PDF: The Forge of Moradin
Uthul Swordbreaker entered the Forge of Moradin, taking care to bend down so that he would not bash his skull on the top of the open doorway. Inside, a dwarf with a mane of carefully braided brown hair was being tended to by a gnome in patchwork robes of violet and blue. As the gnome carefully fed broth to the dwarf, Uthul saw the strain in the dwarf’s attempts to drink, the look of pain in the man’s face, and the splint that was used to set his recently broken arm.
Instead of interrupt the feeding, Uthul took a few moments to inspect the Forge. It was a well-kept shop: part smithy, part shrine to the dwarven god of creation. This confused Uthul: what god would desire to be so close to the sweat and grime of their charges? But then again, the flatlanded folk often believed things that made no sense to Uthul.
“Hero of Morning Gate,” the dwarf finally said, forcing himself to rise from his rest. “You should have knocked. I do not enjoy making others wait.”
Uthul nodded. “Next time I will do just that, stonekeeper.” The dwarf arched an eye at the formal term, but quickly disregarded it. The gnome took a place under the dwarf’s arm, and the two of them hobbled to Uthul.
“I don’t think we ever properly introduced ourselves,” The gnome spoke, his breathy voice a stark contrast to the deep booms of Uthul and the dwarf. “My name is Zook Timbers, enchantment expert, master of the arcane, soothsayer, and traveler. And this–”
“Rurik.” The dwarf replied briskly. “Servant of Moradin.”
“My name is Uthul of the Swordbreaker clan,” The goliath stamped on the floor firmly with his staff, as was tradition for a formal introduction. “And I desire your services.”
“A customer!” Zook exclaimed.
Uthul reached toward his back and unstrapped the shield that rested there, presenting it before them. “Yes. This shield would be better with runes.” The shield was not old, but it was covered in dents and scratches, with strange stains that were never washed out, and more than a couple spots of emerging rust.
Rurik scrunched his face up, as if bearing an awful smell. “I know nothing of the old giant magicks. But we can enchant this shield, if you’re able to pay.”
The three of them bartered for a time, discussing timetables and cost. After everyone was satisfied, Uthul kneeled before Rurik so that he could inspect the shield. A comfortable silence settled, as Rurik ran his calloused fingers up and down the simple shield, as if trying to make out a pattern in its forging.
“Ah,” He finally said. “It wants a gift.”
Uthul said nothing. He knew better than to interrupt a stonekeeper at work.
“It knows that you are a man of few possessions.” Rurik finally said. “But it wants one anyways. I think it’s afraid you will discard it one day, and so it wants a sign that you will care for it.”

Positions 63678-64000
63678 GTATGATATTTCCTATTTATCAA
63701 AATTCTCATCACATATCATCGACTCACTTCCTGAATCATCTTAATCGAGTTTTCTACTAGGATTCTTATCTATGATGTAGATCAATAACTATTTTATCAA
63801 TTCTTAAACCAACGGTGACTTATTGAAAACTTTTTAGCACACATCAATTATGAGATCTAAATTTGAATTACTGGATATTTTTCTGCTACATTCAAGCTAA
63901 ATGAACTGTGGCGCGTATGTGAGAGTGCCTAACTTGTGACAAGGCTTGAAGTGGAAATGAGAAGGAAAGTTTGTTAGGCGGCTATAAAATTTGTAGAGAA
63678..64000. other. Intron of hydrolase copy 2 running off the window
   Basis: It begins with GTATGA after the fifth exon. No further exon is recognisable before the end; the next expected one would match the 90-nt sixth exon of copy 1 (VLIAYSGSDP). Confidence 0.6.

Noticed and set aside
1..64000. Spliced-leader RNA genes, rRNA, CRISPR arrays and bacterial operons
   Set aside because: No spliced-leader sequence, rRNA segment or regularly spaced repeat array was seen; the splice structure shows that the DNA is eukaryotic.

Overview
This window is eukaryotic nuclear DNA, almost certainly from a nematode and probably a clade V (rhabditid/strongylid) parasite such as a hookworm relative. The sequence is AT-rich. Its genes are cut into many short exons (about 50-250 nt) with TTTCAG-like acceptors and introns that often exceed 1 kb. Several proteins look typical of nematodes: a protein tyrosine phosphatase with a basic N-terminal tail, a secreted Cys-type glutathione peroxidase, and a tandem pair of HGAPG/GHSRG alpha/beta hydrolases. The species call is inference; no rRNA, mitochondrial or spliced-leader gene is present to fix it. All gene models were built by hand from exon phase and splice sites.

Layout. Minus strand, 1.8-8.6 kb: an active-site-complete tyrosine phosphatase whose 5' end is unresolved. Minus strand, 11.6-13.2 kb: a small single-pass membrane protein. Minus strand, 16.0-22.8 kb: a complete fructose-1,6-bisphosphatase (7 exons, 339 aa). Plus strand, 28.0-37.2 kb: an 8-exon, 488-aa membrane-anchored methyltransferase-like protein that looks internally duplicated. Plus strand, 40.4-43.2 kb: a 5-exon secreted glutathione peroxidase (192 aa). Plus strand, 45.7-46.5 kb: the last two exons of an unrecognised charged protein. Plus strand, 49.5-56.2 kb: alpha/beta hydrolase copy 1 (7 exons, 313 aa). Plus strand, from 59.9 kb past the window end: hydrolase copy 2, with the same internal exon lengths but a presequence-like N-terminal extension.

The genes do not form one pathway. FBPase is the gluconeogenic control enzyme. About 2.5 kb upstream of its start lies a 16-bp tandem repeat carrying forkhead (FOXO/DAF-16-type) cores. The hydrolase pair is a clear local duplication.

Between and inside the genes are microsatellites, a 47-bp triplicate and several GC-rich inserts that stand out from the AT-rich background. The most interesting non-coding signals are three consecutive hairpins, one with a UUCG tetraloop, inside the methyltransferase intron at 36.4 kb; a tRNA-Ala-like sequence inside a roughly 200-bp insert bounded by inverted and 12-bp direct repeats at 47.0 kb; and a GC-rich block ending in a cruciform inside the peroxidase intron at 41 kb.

Uthul raised an eyebrow. He had heard of dwarves who could speak to the earth itself, but never anything like this. “Very well,” He mumbled, fishing through his pockets until he found the only childhood possession he still carried: a small bluish stone with a singular rune carved into it.
Zook smiled knowingly. “That will do quite nicely, I think.”
On a dew-dotted morn at the edges of Wanderden, five battered adventurers returned from what was considered a suicide mission: they sacked the fortified position of a powerful and insane necromancer, hoping to slay him before he could complete his vile rituals. It was only by their own wits that they managed to survive to a man; and even as the party reveled in their new found status as heroes, they were still troubled by one thing: What the hell were they going to do with all of their new loot?!
I gave my players a couple of suggestions, but all suggestions were moot the moment the words “Magic Item Shop” left my mouth. They were immediately hooked on the idea of spending their hard-earned cash on new equipment, and three of them rushed to the Forge of Moradin to commission enchanted shields.
This put me in the difficult position of having most of my party equipped with the same +1 Shield, which seemed to be a good way to make their new items seem mundane and boring. So I took a deep breath, and threw out my notes. The above story is what happened. I asked something from each of my players, such as a gift, or a promise.
These prompts created a fun roleplaying experience for my players, and beyond that they created an air of mystery around their new items. “Every enchantment comes out a little differently,” I told them. “And however you respond to these prompts will influence that.” In the end, my players ended up with more interesting items that they remember for their story in addition to their mechanical benefits.